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Your "Around the Web" reporter has neglected his duties here for the last couple of weeks while visiting the Gilder Lehrman Center for the Study of Slavery, Resistance & Abolition at Yale University. There I had the privilege of attending the Center’s Fifteenth Annual International Conference, which focused this year on Indigenous Enslavement and Incarceration in North American History.

The conference provided a feast of food for thought, both for historians and for activists. It ended with a reminder from Professor Tsianina Lomawaima that most of us got into scholarship because we had been “hooked through the heart,” and an admonition from MacArthur Foundation Fellow Tiya Miles to remember that spaces of confinement and enslavement can take many different shapes: plantations, boarding schools, jails, reservations, and even homes. Once we have trained our hearts and heads to see the diverse forms that exploitation can take, she suggested, we’ll be better prepared to see them in the present, too. And as Professor Miles noted on Twitter today, we usually don’t have to look very far:

Indeed, the news has been filled lately with evidence that, as Nicholas Kristof put it in a recent op-ed, slavery isn’t a thing of the past. For three London women, enslavement took the form of a thirty-year nightmare of confinement and abuse. In Mauritania, antislavery activists continue to fight practices that the government calls "vestiges" of slavery but which abolitionists there recognize as slavery itself. And in the United States, too, there are still far too many "liminal, transient workers" who suffer exploitation out of sight and out of mind until disasters like Hurricane Sandy bring them out of the shadows.

While antislavery activists and workers’ advocates confront injustices in the present, historian Laurent DuBois reminds us that many nations in the Caribbean are still struggling to confront the legacies of slavery in the past. The ongoing and wide-ranging discussion of the movie 12 Years a Slave has also led many to note that Americans have not yet fully confronted the slavery in their own past. "We love being the country that freed the slaves," said Yale historian David Blight, the director of the Gilder Lehrman Center, on a recent episode of Fresh Air. But "we’re not so fond of being the country that had the biggest slave system on the planet." Perhaps that is one reason why, as James DeWolf Perry writes on the Tracing Center’s website, it is so challenging to see our present society for what it is. Paul Gilroy, Wesley Morris, and a panel of historians on the Diane Rehm Show all express hope that Steve McQueen’s movie about Solomon Northup will, in refusing to let us forget, also help us to see better where we are now.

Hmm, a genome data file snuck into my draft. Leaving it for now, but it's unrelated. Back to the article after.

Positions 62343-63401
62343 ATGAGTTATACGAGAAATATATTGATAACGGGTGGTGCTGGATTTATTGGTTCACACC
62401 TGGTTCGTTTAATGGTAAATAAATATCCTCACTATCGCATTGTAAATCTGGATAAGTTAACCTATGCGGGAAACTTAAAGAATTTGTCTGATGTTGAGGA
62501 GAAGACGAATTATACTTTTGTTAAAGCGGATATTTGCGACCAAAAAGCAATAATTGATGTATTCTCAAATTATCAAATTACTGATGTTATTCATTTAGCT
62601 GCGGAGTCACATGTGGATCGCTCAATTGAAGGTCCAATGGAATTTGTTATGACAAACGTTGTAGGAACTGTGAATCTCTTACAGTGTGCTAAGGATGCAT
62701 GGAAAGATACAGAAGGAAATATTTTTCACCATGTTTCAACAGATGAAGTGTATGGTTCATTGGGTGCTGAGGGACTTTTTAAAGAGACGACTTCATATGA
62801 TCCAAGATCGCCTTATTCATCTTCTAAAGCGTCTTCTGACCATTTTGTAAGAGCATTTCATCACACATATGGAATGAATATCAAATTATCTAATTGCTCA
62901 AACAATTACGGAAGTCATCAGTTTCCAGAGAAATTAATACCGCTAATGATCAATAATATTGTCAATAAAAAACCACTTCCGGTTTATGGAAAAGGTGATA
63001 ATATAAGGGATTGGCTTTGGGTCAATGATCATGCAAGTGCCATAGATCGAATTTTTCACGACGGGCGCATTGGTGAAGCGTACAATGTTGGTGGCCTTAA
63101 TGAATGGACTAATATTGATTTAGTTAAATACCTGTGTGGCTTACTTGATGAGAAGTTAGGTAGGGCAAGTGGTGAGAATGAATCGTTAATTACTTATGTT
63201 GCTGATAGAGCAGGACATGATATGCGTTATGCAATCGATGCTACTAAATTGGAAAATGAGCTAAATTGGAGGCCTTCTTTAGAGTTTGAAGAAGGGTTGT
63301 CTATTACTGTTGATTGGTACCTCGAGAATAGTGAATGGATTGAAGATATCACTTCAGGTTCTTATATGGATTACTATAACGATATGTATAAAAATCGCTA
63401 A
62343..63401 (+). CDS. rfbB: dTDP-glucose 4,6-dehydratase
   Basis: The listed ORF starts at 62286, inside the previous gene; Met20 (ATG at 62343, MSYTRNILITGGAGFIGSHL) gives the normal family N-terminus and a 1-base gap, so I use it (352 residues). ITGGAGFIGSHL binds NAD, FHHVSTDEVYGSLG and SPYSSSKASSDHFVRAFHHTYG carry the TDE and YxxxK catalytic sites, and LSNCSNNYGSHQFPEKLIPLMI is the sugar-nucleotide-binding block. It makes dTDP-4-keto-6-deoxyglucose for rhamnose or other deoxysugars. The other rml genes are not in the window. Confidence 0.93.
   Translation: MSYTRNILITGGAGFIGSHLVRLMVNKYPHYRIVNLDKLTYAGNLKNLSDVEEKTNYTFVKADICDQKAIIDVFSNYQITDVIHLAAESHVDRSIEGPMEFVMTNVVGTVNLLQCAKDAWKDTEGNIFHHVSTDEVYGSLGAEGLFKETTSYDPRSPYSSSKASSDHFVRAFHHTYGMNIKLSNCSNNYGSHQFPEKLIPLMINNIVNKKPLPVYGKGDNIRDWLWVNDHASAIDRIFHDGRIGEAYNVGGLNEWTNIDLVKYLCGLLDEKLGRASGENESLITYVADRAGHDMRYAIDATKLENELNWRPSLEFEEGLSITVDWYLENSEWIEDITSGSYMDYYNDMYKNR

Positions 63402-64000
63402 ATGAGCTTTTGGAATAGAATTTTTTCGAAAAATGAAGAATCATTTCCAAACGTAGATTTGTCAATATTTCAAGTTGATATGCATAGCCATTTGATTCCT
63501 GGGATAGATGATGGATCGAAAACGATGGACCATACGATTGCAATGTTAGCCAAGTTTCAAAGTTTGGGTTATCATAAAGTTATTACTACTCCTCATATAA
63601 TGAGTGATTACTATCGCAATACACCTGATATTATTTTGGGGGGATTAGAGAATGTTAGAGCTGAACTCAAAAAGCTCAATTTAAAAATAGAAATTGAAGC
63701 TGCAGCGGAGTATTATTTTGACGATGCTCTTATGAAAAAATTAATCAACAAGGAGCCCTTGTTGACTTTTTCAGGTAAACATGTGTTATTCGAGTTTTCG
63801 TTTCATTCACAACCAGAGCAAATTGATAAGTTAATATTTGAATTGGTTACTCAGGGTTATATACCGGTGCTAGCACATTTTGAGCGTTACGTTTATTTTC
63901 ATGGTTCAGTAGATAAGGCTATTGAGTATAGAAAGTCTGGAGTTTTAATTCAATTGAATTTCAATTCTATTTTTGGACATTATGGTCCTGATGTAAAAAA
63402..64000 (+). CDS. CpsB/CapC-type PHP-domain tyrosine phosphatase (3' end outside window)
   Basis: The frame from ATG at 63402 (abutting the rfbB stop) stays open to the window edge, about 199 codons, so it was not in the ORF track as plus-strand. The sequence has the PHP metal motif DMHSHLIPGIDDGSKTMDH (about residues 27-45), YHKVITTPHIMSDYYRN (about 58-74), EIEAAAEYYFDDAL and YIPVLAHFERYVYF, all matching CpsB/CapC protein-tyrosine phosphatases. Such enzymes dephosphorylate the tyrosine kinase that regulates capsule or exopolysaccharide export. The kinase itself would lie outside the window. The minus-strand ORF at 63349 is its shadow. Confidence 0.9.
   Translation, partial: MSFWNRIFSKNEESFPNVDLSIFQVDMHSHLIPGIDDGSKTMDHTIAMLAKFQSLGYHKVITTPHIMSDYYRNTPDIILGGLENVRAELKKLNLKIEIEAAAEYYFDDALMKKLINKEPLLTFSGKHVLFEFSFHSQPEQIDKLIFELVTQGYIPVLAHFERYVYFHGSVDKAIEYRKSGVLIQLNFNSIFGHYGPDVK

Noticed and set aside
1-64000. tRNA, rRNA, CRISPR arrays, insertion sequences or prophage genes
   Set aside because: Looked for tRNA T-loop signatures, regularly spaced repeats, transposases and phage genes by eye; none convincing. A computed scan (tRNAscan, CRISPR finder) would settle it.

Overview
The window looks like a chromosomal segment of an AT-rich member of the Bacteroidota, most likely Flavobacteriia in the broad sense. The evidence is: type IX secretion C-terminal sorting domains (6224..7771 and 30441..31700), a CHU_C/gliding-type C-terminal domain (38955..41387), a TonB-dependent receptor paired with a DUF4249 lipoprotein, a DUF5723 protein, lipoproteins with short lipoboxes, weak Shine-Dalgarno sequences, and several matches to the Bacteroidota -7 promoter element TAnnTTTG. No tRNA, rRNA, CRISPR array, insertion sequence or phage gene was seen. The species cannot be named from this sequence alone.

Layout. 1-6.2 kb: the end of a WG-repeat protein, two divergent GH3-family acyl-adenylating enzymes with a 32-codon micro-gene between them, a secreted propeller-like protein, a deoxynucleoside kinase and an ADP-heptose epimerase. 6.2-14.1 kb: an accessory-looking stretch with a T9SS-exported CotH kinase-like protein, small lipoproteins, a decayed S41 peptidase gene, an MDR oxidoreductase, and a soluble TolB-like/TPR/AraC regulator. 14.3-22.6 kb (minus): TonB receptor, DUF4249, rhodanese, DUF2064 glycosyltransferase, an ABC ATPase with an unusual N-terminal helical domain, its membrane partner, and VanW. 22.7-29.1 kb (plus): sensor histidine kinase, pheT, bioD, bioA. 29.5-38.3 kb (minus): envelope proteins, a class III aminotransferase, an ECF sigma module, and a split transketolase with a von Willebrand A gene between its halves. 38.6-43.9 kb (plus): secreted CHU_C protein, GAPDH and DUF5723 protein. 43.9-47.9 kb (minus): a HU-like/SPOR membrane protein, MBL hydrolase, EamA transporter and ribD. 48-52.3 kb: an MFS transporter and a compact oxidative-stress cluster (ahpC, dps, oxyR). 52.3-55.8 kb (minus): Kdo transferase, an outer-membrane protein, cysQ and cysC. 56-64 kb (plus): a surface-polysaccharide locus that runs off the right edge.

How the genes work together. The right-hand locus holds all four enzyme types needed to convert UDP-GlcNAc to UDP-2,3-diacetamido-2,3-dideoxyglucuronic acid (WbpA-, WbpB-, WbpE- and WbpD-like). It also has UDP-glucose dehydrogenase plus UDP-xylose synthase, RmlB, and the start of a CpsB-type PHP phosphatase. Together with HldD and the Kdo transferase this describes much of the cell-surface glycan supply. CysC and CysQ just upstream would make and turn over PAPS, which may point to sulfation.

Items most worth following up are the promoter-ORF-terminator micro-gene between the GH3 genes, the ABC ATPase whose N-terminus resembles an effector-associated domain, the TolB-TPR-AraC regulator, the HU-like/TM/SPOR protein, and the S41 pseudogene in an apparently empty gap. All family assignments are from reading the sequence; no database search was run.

That same hope animated another conference that happened this month at the University of Michigan on history, human rights, and contemporary slavery from the vantage point of Brazil. Check out the excellent set of resources on the legal definition of contemporary slavery linked from the conference website, and while you’re thinking about Brazil, don’t miss Ana Lucia Araujo’s excellent essay, "Transnational Memory of Slave Merchants: Making the Perpetrators Visible in the Public Space."

After completing all of this sobering reading, you may, like me, begin to wonder what historians—or anyone—can do to draw attention to the issues they uncover in our distracted new media age. If so, perhaps some inspiration can be found in what one local historical society recently did to raise $16,000 and garner the attention of 5.2 million denizens of the Web. Clearly, abolitionists from the past have the power even now to fire the imagination and build momentum towards a worthy cause; in so many ways, they are speaking to us still.

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